This is something I talk to cemeteries about because there is no federal law that requires all of those procedures; it’s down to the individual cemetery. Anytime I’ve had this conversation with a cemetery owner, they’ve always been very surprised – “I’ve never thought about it that way” – because most of us are very used to the way that we do things.

We don’t think about it; in my view, a cemetery in a community should be a reflection of that community. We may think we are making it easier to mow, for instance, by saying that you have to have a vault, but in reality, you are excluding Jews and Muslims and people whose number one concern is environmentalism. Believe it or not, there are a lot of social justice and diversity issues in death.

Where did the term “dremains” come from and what have you learned in the course of studying it?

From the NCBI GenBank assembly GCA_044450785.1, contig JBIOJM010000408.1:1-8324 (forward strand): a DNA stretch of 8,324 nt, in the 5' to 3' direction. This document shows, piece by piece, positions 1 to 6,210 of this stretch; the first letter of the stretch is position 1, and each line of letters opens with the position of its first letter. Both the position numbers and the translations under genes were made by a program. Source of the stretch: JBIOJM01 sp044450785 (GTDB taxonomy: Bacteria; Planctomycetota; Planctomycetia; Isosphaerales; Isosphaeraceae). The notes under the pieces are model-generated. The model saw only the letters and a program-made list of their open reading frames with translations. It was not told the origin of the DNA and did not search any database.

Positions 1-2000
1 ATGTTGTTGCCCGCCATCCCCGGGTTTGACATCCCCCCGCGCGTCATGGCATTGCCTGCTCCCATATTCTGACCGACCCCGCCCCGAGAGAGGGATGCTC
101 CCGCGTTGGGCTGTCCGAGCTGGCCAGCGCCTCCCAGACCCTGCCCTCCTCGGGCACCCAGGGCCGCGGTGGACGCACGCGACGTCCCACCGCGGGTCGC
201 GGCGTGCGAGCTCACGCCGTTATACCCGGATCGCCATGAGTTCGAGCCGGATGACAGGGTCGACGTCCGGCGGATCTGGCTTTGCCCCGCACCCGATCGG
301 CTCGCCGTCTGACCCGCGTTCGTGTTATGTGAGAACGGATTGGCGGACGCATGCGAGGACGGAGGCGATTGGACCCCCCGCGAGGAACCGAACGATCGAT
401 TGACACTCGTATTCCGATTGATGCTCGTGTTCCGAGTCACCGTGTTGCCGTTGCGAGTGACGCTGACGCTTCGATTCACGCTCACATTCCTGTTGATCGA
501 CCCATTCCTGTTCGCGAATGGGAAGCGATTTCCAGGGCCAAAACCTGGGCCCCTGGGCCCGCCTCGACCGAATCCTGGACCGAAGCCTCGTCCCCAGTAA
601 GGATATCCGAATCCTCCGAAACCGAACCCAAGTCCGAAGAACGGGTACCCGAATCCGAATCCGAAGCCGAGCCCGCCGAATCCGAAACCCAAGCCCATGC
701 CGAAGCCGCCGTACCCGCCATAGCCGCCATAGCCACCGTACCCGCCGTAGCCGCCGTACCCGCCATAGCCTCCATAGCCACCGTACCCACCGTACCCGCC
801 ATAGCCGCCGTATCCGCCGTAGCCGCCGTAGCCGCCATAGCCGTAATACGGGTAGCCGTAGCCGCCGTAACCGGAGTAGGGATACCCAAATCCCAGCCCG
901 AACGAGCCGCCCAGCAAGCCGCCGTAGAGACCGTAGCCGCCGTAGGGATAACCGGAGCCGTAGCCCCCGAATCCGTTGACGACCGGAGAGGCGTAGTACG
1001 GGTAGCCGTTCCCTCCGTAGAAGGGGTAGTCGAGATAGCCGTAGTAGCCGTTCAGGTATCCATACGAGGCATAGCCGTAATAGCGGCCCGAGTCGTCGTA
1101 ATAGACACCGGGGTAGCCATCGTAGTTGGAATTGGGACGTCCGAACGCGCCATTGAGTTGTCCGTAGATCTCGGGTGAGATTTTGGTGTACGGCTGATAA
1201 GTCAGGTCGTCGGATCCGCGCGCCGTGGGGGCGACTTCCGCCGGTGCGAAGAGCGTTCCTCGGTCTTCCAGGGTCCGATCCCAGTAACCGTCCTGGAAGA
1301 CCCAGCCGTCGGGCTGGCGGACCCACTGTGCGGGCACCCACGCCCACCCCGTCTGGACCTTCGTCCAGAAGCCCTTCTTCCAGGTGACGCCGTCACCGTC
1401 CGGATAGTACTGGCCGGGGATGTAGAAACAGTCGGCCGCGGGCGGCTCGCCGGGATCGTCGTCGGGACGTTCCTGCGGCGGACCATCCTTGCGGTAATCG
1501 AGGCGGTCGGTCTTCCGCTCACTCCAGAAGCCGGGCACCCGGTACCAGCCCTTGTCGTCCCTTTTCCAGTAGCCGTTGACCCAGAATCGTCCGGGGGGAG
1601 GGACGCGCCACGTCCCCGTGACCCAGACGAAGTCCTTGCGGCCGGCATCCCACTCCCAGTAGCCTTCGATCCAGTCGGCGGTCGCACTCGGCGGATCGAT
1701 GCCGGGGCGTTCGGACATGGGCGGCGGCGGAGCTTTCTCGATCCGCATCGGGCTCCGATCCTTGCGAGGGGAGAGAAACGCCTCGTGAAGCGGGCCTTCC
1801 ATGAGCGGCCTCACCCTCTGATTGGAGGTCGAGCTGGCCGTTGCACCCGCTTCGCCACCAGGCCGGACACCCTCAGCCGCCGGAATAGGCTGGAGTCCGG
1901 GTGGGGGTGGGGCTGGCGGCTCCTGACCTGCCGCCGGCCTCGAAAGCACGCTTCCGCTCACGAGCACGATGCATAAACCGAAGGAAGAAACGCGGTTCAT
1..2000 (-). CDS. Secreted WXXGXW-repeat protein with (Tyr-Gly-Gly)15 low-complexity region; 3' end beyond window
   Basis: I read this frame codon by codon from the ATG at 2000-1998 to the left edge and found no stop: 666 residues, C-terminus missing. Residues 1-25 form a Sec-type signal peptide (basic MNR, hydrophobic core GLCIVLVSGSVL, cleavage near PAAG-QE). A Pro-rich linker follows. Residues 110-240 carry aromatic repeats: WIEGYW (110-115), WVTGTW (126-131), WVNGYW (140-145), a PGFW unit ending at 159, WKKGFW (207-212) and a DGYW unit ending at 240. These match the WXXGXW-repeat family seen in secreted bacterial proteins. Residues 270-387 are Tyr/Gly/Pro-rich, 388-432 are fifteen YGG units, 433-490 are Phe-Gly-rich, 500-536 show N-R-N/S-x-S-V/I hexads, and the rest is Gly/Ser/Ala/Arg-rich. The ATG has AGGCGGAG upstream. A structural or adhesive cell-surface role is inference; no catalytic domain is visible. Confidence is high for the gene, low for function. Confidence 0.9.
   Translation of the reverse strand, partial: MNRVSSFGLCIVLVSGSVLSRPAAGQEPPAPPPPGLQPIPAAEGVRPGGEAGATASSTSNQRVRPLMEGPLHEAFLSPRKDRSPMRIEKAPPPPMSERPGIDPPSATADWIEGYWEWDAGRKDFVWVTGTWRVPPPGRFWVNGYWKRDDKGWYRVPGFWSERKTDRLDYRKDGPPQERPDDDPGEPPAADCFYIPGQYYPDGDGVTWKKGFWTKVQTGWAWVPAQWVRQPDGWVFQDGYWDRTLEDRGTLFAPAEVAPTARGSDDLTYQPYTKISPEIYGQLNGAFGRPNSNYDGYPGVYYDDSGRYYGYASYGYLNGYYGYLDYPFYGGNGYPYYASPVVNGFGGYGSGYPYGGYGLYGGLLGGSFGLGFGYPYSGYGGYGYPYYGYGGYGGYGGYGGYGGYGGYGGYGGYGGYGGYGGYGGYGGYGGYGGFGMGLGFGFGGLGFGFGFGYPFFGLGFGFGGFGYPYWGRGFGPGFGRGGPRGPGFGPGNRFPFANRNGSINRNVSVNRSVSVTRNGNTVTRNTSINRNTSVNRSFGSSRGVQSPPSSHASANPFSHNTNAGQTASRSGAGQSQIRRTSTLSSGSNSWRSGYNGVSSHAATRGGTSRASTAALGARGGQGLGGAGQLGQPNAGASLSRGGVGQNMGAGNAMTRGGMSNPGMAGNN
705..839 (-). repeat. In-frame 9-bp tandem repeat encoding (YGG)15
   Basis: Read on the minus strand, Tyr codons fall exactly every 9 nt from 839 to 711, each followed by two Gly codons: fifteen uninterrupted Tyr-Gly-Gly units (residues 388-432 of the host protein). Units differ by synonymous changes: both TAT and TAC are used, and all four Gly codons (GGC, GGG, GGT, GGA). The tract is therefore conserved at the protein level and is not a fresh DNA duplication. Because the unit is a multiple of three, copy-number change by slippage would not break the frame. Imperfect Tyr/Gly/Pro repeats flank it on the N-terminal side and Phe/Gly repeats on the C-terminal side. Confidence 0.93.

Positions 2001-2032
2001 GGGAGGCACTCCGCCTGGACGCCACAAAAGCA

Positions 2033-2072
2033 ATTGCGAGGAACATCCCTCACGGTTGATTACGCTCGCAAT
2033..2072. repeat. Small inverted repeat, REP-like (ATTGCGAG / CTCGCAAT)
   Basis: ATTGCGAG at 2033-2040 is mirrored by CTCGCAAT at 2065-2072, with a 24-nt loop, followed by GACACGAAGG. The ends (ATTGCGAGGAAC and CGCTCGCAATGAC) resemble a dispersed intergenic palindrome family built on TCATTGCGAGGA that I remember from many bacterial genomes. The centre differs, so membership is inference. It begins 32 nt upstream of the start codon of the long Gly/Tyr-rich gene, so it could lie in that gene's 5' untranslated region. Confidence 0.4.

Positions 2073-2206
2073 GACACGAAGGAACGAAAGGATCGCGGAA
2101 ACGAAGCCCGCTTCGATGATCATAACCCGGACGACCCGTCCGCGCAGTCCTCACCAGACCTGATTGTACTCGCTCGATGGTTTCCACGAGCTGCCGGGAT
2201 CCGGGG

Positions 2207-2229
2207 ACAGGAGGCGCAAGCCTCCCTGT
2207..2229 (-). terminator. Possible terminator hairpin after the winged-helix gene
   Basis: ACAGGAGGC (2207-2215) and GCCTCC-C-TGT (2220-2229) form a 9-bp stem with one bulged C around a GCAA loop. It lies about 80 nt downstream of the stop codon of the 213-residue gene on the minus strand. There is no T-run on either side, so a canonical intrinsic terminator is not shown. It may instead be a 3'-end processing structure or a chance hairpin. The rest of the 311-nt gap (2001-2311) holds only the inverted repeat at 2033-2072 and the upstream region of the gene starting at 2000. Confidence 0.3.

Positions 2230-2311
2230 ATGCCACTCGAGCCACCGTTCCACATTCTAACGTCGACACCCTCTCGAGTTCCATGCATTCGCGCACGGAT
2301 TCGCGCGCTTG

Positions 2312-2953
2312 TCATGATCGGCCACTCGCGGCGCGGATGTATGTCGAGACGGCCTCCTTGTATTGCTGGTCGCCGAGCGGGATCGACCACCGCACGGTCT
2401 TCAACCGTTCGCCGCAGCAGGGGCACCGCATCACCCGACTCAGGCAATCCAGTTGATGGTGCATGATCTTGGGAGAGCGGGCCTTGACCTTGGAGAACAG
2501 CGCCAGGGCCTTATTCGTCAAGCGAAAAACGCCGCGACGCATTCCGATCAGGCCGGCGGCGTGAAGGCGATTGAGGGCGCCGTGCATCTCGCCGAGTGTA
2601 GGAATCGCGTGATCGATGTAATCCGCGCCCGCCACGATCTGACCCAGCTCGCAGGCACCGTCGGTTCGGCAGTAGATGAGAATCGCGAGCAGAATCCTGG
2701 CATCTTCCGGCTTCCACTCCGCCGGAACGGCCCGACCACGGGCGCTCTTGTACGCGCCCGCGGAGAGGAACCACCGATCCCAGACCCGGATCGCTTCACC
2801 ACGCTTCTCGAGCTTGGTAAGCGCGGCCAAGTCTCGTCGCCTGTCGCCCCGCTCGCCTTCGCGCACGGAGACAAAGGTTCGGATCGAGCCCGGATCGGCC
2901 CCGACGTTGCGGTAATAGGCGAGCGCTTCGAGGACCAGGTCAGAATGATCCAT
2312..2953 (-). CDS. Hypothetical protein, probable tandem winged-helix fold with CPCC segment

Yes, so “dremains” is a portmanteau of the words “digital” and “remains,” and it kind of plays off of the word “cremains,” which is a portmanteau of “cremated” and “remains.” So when you die, you leave behind digital remains, and the whole subfield is thanatechnology, which has evolved alongside the growth and development of the internet. Thanotechnology was coined in 1997 by Carla Sofka. I coined the term “dremains” in 2009; it names online leftovers, collectively. When I die, I’ll leave behind an archive of my GeoCities website, my social media, posts online, all my accounts with shopping websites. Those are part of my dremains.

In some way, someone inherits everything we leave behind online. One of the unique challenges with modern loss is that, if the parent dies, they discover a secret email address or other things. People say, from a psychological perspective, after somebody dies, you can go through the process of getting to know someone just from piecing together things about their online activity. A phrase for this stuff is the “digital afterlife,” or how you live on online.